perhaps we should do away with DRS, go back to bridgestone and just toss a coin to see what lap the safety car comes out to close the field up and produce some opportunity’s to overtake

        • Journeyer (@journeyer) said on 3rd July 2012, 16:11

          Sure, the Safety Car helped, but you can say that for many other races too. Thing is, Pirelli made those tyres because they were asked to. It’s the same tyres for everyone, they have to figure it out.

          On DRS, I agree with you. But they did hit the sweet spot of balance in that race (which they rarely do) – taking the turbulence out of the equation, but not making it too easy.

    • Fer no.65 (@fer-no65) said on 2nd July 2012, 23:12

      True F1 fanatics enjoy a great race even if their favourite driver retires or doesn’t do well. I’d trade a Mark Webber win (my fav driver) for a race like Valencia anytime, mate.

    • BasCB (@bascb) said on 3rd July 2012, 6:45

      Are you sure you did not see a rerun of last years race then “who’s better and who’s best”?

  10. Traverse Mark Senior (@) said on 2nd July 2012, 23:04

    I think the fact that everyone was expecting a borefest made the result all the more stunning. If the same result occurred at say, the Canadian GP for instance, I don’t think people would have reacted with such amazement.

  11. Max Jacobson (@vettel1) said on 2nd July 2012, 23:40

    I thought less highly of the race than many; I’d give it a seven. The main reason for such is that I believe Vettel & Grosjean were cruely robbed of a fanatstic opportunity for the top 2 steps on the podium. However in retrospect Alonso, Schumacher and Webber in particular all drove fanatstic races and capitalised well on the misfortunes of Vettel, Grosjean (and to a lesser extent Maldonado & Hamilton). And it’s nice to see that the old dog can still compete with the new boys!

  12. Enigma (@enigma) said on 3rd July 2012, 0:04

    Third best-rated race? An awesome one indeed, but surely not better than Brazil 2008?

    • Julian (@julian) said on 3rd July 2012, 3:14

      @enigma
      Ahhh but a bit of context is required. If brazil 08 wasn’t a championship deciding race like Valencia would it have been as entertaining? I would say no.

      Being a championship decider adds an extra element to the race making it much more exciting to watch, keeping you on the edge of your seat.
      Valencia didn’t have that extra element but it still kept me on the edge of my seat. Whereas if Brazil didn’t have that extra element, it still would have been a good race, but not a great one.

      But of course, it would be silly to discount brazil 08 this way. (I am just nit-picking for the sake of this discussion.)
      But hows this for a thought…

      Imagine of Valencia was the final race of the year and would have decided who won the championship (just like Brazil 08).
      Now that would have been a truly epic race!!

      • Stjuuv (@stjuuv) said on 3rd July 2012, 7:20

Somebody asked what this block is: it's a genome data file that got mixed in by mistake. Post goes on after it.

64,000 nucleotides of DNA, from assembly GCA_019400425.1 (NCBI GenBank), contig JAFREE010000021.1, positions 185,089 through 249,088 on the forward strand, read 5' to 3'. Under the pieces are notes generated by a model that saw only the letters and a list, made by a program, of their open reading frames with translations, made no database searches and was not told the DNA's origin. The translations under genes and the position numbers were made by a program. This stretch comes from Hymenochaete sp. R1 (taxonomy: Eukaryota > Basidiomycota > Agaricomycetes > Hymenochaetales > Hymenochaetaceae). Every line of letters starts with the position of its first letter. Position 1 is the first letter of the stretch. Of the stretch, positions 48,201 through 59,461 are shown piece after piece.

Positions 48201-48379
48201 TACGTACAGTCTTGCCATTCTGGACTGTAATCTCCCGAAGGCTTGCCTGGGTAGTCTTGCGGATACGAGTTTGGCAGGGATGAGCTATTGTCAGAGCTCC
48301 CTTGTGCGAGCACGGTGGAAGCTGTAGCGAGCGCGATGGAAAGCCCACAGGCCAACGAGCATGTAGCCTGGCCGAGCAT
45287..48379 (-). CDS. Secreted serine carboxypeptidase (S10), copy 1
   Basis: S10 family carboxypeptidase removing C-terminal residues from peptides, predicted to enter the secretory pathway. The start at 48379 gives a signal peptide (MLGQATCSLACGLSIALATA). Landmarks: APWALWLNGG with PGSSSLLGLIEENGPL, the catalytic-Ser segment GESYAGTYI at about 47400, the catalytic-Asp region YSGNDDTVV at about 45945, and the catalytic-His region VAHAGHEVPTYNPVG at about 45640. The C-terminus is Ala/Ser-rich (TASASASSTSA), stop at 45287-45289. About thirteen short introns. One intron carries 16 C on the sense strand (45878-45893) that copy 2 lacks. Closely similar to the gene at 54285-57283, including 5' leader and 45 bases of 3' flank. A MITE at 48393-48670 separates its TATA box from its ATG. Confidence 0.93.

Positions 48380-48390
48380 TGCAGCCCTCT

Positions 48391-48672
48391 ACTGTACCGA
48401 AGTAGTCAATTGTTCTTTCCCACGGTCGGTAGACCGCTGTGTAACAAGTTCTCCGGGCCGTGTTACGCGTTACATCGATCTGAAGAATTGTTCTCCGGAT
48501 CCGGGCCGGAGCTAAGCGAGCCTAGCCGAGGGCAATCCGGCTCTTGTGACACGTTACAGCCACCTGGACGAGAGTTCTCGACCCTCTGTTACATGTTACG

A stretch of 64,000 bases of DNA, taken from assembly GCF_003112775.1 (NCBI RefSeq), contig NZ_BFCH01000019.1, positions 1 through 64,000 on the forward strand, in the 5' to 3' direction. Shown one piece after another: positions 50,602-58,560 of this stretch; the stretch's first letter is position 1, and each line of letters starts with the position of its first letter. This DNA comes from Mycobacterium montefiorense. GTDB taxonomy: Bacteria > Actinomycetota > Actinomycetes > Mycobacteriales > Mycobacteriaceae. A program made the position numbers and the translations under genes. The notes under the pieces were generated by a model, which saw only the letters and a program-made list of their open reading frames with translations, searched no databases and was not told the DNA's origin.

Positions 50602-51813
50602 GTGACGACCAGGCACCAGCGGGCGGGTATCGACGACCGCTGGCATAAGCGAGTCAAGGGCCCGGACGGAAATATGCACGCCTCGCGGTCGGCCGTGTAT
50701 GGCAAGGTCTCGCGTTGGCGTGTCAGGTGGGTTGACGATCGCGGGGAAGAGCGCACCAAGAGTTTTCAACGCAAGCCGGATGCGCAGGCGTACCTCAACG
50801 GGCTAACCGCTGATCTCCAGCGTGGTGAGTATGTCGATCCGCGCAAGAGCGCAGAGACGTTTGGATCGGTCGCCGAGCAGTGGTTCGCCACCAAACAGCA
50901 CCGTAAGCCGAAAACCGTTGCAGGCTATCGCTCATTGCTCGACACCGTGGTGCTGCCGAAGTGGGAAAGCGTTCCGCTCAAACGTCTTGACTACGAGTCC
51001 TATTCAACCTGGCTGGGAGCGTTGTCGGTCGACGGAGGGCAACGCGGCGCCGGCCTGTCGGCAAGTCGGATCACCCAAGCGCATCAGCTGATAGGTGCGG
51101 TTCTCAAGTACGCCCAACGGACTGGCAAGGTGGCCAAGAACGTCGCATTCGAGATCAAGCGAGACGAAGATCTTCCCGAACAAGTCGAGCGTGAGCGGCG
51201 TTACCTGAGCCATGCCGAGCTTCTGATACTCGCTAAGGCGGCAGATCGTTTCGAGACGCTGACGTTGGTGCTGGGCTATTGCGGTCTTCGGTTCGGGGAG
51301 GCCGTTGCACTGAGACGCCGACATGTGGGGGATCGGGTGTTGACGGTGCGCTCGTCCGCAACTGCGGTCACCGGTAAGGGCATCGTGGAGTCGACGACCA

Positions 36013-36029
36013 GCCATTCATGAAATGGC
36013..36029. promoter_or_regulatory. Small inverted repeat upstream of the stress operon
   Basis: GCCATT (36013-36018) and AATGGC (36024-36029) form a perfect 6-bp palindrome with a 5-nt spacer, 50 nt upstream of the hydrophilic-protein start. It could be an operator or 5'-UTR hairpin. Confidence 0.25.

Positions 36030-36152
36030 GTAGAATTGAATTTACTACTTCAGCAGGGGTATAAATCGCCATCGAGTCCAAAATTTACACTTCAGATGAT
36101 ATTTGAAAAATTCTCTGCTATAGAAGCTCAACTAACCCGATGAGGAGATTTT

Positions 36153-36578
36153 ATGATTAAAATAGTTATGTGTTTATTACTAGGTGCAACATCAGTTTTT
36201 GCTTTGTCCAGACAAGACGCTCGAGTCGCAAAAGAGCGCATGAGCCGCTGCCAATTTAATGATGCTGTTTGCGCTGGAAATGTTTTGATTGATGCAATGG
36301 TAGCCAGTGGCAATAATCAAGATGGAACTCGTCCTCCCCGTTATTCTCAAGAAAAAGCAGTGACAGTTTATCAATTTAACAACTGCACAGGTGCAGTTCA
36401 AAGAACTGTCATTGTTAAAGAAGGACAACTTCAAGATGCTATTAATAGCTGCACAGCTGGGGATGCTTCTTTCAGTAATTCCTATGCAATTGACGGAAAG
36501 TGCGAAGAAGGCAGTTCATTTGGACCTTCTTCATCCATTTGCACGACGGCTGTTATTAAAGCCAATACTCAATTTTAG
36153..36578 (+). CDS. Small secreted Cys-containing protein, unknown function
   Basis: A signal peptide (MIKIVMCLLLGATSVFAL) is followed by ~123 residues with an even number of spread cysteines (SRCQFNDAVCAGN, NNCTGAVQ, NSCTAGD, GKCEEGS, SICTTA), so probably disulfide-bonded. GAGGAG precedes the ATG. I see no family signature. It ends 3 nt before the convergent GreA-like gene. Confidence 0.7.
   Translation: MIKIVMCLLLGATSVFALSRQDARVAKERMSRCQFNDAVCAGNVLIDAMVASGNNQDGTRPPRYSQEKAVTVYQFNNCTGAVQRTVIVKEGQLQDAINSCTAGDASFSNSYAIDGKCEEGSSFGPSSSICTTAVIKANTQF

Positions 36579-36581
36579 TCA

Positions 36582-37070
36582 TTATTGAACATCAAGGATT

Imagine of Valencia was the final race of the year and would have decided who won the championship (just like Brazil 08).
        Now that would have been a truly epic race!!

        Oh. My. God. I might have had a heart attack in that case.

      • Enigma (@enigma) said on 3rd July 2012, 11:35

        @julian That’s a fair point, obviously the championship made that race fantastic rather than just good. But that’s a part of it, and we vote on how much we enjoyed the race and how exciting we think it was.

  13. BradFerrari (@brad-ferrari) said on 3rd July 2012, 1:24

    I watched it again today and it was even better the second time. Silverstone can’t come soon enough!

  14. Prisoner Monkeys (@prisoner-monkeys) said on 3rd July 2012, 2:24

    Despite the boring first half with Vettel’s dominance, the racing back behind him kept it exciting.

    I think Vettel’s dominance is precisely what made the race exciting.

    When you look at the season as a whole, there tends to be a story to it, a thread of narrative that conencts each race to one another. Sometimes, these stories last a few races (like Button’s run of poor form), or half a season (like Hamilton’s problems last year).

    Stories are only ever as good as their villains. It’s the reason why the likes of the Joker and Ernst Stavro Blofeld (with the exception of his breaking character in Diamonds Are Forever, but that film only makes sense if James Bond kills the real Blofeld at the start and the body double wants to force peace onto the world) are such everlasting antagoinsits. In 2012, the villain of Formula 1 has been the tyres. But after seven races, most of the teams were confident that they knew how to get the most out of the tyres, and so they stopped being a villain. As the circus arrived in Valencia, a new villain rose up: the threat of Vettel dominating the season again, and undoing all of the excitment that 2012 has offered.

  15. BasCB (@bascb) said on 3rd July 2012, 6:41

    I guess the fact that no one expected this race to be much good did a lot to get us to vote as high as we did. But even without that it certainly was a race that offered a lot, partly thanks to a couple of technical problems.